By Jeffrey Sadownick, For The Miami Student
Miami University's co-major option, which falls somewhere in between a full major and a minor, has begun to grow in popularity, since the first was introduced in 2002.
Co-majors are majors that must be earned in conjunction with another primary major. They are intended to complement, enhance or specialize one's primary major. For example, a business major interested in working at a company that specializes in green energy might be interested in the Energy co-major.
"The idea is that they add interdisciplinary breadth to disciplinary depth," Director of the Institute for the Environment and Sustainability Thomas Crist said.
Co-majors help students become more competitive in seeking job placement because they provide the opportunity for specialization.
Miami currently offers nine co-majors, spanning a wide variety of topics. Co-majors include Energy, Environmental Science, Sustainability, Pre-medical Studies, Interactive Media Studies, Environmental Principles and Practices, Critical and Classical Languages and Cultures, Analytics and Comparative Media Studies.
Students might think of co-majors as a compromise between double majoring and minoring in an area of study: generally, earning a co-major has fewer requirements than double majoring but more requirements than a minor. A typical major may require about 36 credit hours and a typical minor may require about 18 credit hours, but some co-majors can be completed in 18-24 credit hours.
"With a co-major, as opposed to a major, you do not have to satisfy the divisional requirements in another division," Margaret Ziolkowski, department chair and professor of Russian, said.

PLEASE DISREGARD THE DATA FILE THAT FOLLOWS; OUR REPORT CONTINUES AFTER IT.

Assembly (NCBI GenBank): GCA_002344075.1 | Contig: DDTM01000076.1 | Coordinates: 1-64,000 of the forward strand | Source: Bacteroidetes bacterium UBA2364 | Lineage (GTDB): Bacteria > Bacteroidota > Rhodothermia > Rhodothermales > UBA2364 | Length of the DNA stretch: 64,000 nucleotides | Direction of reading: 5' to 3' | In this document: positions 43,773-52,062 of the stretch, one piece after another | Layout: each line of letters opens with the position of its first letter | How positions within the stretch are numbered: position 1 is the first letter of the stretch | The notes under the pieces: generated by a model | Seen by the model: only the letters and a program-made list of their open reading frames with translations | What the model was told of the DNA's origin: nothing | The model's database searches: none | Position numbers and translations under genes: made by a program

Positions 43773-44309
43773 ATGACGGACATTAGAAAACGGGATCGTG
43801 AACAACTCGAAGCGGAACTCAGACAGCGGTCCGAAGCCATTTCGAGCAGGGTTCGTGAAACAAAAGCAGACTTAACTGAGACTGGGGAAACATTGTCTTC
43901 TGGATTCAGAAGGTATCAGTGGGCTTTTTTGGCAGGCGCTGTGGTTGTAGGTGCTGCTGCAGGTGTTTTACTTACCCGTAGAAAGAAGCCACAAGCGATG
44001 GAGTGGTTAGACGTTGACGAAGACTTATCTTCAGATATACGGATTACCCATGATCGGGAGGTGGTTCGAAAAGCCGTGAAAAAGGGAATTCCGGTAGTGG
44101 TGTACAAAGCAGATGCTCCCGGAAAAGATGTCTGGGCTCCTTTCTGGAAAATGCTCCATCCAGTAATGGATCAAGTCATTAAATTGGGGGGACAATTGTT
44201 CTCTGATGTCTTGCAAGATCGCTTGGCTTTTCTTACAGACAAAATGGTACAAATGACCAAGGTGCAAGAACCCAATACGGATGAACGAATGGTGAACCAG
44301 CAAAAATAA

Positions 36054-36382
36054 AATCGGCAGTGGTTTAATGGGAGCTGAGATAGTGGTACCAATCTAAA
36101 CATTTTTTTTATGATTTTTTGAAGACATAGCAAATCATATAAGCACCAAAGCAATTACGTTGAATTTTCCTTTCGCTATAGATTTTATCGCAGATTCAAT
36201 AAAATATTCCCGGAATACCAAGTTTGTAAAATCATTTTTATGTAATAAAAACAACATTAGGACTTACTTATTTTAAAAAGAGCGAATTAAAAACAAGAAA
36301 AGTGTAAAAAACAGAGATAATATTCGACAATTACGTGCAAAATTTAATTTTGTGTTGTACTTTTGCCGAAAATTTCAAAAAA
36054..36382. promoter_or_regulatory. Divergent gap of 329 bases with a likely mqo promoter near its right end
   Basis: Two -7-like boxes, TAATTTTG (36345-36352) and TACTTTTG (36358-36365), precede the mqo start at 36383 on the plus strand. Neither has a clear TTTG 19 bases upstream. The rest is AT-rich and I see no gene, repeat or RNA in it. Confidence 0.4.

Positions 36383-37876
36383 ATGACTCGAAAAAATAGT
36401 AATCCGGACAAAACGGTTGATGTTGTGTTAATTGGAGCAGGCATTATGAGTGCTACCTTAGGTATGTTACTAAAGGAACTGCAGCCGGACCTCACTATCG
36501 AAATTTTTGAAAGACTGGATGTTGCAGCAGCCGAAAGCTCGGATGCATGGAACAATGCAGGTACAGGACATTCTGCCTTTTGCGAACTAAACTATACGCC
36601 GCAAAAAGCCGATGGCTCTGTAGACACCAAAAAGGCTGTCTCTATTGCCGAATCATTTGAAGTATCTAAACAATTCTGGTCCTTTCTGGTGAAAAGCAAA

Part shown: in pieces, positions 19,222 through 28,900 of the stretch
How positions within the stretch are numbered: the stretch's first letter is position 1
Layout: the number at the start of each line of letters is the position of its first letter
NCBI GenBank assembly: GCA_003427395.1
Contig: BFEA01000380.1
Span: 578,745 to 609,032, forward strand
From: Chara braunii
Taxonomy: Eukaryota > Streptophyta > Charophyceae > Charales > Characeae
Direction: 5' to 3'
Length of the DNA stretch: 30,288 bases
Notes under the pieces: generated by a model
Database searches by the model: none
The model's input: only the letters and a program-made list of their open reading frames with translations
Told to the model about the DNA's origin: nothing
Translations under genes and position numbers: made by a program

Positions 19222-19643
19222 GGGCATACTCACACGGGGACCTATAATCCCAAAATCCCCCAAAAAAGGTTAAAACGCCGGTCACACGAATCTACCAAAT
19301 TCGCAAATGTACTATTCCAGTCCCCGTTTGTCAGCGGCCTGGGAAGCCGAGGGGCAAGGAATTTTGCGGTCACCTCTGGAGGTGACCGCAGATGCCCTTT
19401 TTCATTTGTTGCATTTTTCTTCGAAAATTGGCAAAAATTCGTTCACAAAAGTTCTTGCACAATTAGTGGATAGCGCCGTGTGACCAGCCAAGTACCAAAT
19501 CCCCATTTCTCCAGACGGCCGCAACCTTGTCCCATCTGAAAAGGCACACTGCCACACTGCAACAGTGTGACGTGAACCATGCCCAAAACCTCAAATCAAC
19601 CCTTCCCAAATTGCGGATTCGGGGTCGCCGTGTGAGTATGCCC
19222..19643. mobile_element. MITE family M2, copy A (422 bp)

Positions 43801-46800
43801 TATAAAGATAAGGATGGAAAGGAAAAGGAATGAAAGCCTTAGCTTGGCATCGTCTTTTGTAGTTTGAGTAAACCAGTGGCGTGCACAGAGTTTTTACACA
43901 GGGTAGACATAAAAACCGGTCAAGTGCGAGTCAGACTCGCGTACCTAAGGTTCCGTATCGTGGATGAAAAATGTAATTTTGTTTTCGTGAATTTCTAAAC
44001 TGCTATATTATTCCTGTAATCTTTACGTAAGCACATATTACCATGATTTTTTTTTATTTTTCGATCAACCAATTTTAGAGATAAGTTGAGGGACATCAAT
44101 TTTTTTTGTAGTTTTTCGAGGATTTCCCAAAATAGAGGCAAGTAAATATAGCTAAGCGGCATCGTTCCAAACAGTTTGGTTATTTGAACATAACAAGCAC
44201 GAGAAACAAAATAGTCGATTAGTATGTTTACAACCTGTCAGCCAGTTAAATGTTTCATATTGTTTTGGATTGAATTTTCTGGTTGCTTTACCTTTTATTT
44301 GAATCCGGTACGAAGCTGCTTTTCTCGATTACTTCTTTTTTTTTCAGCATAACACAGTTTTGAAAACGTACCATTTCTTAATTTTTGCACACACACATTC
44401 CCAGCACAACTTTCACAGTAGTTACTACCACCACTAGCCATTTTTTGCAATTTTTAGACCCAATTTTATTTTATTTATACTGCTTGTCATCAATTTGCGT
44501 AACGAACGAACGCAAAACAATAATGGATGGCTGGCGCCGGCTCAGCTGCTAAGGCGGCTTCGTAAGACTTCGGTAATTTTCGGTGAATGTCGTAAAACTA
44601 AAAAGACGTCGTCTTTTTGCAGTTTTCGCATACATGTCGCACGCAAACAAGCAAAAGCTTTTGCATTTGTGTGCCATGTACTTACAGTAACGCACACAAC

Returning to the previous example, the business major with the Energy co-major would only have to complete the core requirements of the Farmer School of Business (FSB) and the specific requirements of the co-major. He or she would not have to complete the core requirements of the College of Arts and Sciences (CAS), even though CAS is the division offering the Energy co-major.
The crucial difference between the co-major and a double major is that double majors must complete core requirements from both academic divisions. The main perk of the co-major is it skips that step.
"It helps you get all the required classes in four years," first-year Katy Kowalski, a Pre-medical Studies co-major, said.
Some of the co-majors have been offered for years, including the Environmental Science co-major, which was the first co-major offered at Miami.
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Other programs have developed more recently. The Critical and Classical Languages and Cultures co-major program is not up and running yet, but it will be within the next semester or two, Ziolkowski said.
No matter what a student's primary major is, Miami students can take any co-major. However, some co-majors such as the Interactive Media Studies require an application for admittance.
Several different academic departments offer co-majors. For example, FSB offers the Analytics co-major, which is designed to teach business students how to use data to make evidence-based decisions. However, any major, business-related or otherwise, can benefit from this co-major.
Some co-majors provide opportunities for even more specialization in the form of different "tracks." These tracks allow students to focus the co-major on a specific aspect. For example, the Analytics co-major offers the choice between the business analysis and predictive analysis tracks. Students can choose one of the two, depending on the field he or she plans to pursue.
"We feel like there's value in having a specific area of expertise," Crist said.
Co-majors prepare students not only for getting jobs but also for graduate or professional schools. The Pre-medical Studies co-major prepares students for getting into medical school and other health professional schools.
"The PMD 101 class was helpful," first-year Coleton Towles, a Pre-medical studies co-major, said. "It made me realize what classes I needed to take. It made me more aware."